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Erskine: Looking across the Bay Area from El Toro

A group of hikers begin the trek to the peak of El Toro just outside Morgan HIll. At the top of the peak on a clear day, people can view the San Francisco skyline and the Monterey Bay. 

For 30 years, Renée and I have lived on the west side of Morgan Hill right underneath El Toro mountain. The deer eat nearly everything we plant, and though it has been quite awhile, we have watched the mountain burn twice. In winter, the sun drops behind the mountain at 2:30 in the afternoon, dimming the already short days.

Despite these inconveniences, I have always loved our setting here. We are close to town, yet we feel like we are in the country. Oaks, buckeyes, wildflowers and a host of critters are close by. All in all, El Toro mountain is a great neighbor.

Over the years, as I come and go, I have kept a close eye on the mountain, looking up for hikers along the two routes to the top. In the 80s and 90s, when I walked to the top, I rarely saw anyone else. I knew I was the only visitor that day, that week, probably that month.

But that has changed. Any day of the week, any time of day, I see people climbing the mountain. When I go, I am rarely alone. People of all shapes, sizes and ages now chug and puff up the too-steep slope. They say that a hiker must cross private property in order to reach the top.

Morgan Hill Historical Society’s annual spring hike up El Toro will not take place again this year due to the unresolved liability concerns of property owners. Nevertheless, it is clear that the genie is out of the bottle and cannot be put back in. I, for one, applaud this discovery of El Toro. Folks are surprised when I tell them that on a clear day up there, one can see Mount Tamalpais, San Francisco’s skyline, Oakland and Stanford’s Hoover Tower. I can even distinguish the Transamerica Pyramid and the Bank of America building.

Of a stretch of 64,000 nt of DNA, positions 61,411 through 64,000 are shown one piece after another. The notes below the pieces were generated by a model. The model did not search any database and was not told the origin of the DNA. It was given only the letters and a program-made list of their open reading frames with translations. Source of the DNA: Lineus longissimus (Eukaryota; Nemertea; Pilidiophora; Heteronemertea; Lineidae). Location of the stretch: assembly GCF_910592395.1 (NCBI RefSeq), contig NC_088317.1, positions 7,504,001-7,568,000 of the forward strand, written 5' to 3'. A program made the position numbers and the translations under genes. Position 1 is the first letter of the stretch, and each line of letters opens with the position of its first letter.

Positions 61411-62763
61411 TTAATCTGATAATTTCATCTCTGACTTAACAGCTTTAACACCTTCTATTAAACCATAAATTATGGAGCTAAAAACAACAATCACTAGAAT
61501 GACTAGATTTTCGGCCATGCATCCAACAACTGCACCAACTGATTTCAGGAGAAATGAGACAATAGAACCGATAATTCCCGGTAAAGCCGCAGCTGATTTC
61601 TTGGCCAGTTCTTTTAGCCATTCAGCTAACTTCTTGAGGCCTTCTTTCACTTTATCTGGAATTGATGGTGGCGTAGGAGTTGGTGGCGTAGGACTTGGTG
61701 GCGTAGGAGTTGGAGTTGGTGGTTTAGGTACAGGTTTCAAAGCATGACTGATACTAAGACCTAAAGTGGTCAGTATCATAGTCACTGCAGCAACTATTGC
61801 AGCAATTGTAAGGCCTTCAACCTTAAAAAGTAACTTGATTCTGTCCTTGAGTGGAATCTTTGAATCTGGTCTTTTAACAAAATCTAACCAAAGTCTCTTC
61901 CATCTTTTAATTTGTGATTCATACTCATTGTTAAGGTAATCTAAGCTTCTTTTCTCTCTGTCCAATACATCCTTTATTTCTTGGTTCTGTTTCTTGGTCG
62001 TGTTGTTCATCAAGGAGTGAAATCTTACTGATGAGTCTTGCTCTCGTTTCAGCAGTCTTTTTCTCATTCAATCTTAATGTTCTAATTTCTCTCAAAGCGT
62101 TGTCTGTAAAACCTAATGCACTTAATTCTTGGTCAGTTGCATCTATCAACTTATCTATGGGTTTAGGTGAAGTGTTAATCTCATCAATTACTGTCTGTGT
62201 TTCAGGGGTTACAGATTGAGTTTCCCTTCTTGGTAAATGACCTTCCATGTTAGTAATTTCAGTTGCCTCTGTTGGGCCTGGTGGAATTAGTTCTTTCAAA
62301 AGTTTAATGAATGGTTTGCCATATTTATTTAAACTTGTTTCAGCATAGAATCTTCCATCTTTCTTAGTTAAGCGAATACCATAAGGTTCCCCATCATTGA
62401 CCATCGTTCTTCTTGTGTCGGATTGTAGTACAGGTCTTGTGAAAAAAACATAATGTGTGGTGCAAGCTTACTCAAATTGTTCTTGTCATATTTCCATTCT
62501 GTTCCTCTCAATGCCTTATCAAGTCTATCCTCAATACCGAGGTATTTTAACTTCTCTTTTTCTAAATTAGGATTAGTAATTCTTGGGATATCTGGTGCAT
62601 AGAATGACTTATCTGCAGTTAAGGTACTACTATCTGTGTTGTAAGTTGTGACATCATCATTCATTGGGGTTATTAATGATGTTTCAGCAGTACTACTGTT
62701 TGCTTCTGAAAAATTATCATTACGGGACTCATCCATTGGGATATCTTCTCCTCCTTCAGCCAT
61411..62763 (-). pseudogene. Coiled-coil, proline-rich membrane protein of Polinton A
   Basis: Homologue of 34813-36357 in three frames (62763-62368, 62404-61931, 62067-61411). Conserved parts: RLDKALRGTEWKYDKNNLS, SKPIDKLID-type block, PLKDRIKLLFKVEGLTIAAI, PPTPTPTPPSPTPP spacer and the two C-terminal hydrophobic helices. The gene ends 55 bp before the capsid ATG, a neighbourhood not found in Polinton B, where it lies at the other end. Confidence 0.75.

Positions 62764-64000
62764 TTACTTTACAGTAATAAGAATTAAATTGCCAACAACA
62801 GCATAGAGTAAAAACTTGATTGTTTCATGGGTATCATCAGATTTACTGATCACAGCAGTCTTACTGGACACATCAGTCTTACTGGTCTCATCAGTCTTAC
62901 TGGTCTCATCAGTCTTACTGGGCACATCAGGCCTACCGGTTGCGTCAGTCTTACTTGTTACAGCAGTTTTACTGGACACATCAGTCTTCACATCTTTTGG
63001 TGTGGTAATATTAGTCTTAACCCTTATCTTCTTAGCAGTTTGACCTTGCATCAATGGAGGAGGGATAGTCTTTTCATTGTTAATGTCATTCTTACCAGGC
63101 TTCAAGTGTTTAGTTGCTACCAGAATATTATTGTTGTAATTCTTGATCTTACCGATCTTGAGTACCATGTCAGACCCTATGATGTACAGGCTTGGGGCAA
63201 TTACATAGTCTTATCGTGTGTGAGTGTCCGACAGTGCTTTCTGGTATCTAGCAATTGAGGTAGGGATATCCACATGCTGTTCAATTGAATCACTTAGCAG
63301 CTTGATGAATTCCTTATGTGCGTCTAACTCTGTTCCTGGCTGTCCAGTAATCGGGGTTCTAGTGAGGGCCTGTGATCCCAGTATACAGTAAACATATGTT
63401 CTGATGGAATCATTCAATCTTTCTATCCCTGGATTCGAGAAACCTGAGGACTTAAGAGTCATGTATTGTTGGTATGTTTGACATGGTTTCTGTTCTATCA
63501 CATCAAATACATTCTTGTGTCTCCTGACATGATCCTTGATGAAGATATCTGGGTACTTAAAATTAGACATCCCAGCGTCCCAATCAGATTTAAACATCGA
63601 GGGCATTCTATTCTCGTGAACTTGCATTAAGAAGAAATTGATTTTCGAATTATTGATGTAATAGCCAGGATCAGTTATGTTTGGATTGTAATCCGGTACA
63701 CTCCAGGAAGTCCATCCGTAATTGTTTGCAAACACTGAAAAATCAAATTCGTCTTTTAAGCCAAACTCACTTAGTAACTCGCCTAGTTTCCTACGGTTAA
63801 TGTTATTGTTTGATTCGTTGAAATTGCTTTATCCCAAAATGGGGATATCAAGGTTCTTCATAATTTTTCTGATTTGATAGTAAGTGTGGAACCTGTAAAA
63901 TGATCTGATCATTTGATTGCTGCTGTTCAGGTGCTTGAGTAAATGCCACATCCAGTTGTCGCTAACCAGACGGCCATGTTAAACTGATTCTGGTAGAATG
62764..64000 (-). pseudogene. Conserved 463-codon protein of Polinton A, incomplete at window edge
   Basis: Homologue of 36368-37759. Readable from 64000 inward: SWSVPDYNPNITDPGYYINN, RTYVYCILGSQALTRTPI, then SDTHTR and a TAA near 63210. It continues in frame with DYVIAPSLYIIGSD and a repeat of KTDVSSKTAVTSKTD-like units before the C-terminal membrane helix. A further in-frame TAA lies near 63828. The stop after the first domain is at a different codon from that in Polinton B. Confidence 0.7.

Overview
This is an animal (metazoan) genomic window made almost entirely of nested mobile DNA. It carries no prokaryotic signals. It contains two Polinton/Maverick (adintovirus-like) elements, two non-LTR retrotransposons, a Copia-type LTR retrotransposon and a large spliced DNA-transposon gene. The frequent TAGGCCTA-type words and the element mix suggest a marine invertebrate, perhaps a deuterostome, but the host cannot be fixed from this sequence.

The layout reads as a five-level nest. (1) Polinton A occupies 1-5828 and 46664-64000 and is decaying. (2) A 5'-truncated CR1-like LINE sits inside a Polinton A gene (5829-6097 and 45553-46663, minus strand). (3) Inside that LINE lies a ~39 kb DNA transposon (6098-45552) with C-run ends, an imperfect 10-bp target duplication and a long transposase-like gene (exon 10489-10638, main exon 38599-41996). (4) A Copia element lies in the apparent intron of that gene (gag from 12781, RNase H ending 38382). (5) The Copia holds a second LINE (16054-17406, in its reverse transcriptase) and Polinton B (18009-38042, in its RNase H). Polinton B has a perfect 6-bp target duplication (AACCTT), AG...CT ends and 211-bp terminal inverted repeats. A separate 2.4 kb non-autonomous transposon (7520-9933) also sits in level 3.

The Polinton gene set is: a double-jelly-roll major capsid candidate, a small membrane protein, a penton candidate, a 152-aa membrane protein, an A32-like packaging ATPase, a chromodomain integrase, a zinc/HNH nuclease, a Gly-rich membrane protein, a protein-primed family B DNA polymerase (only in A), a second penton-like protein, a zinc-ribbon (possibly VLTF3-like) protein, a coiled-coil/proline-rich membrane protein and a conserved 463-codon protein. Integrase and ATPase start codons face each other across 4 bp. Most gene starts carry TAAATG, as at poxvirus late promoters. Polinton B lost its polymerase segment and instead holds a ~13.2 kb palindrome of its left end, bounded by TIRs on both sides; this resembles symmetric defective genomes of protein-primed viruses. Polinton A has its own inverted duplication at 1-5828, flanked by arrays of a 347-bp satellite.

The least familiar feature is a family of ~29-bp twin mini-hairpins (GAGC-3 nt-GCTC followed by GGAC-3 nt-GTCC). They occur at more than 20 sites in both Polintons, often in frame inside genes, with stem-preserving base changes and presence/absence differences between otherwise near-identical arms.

In 1850, Bayard Taylor walked from San Francisco to California’s constitutional convention in Monterey. On the way, after dinner at Martin Murphy’s ranch, the two rode to the top of El Toro. When I read Taylor’s grand and flowery description of the view that evening, I sometimes think it is a little over the top, until I go up again and realize that he got it just right. It is spectacular. People should see that view.

There is one sad aspect to El Toro’s new popularity. People leave behind a surprising amount of trash. I have started to bring a plastic grocery bag when I go up the mountain, and it is usually not big enough. Empty water bottles, candy wrappers, Kleenex, toilet tissue and more quickly fill my bag. I just cannot compute the I-don’t-need-this-anymore-so-I’ll-just-drop-it-here thinking at the root of this, especially from people wise enough to climb a mountain instead of going to the mall.

So, El Toro hikers, as you walk the mountain, please respect the mountain. If you can carry a full water bottle up, you can surely carry an empty one down. Stuff the used hanky in your pocket until you reach a trash bin. Better yet, take a plastic grocery bag up with you and pick up what less thoughtful hikers have left behind. Leave the mountain cleaner than you found it. That way, the mountain will not only strengthen your legs and lungs, but your spirit as well.

Part of the practice of travel in nature is respect for nature, even if that nature is just at the edge of town. It requires no heavy lifting, just common sense. No one drops trash in the woods without knowing they shouldn’t.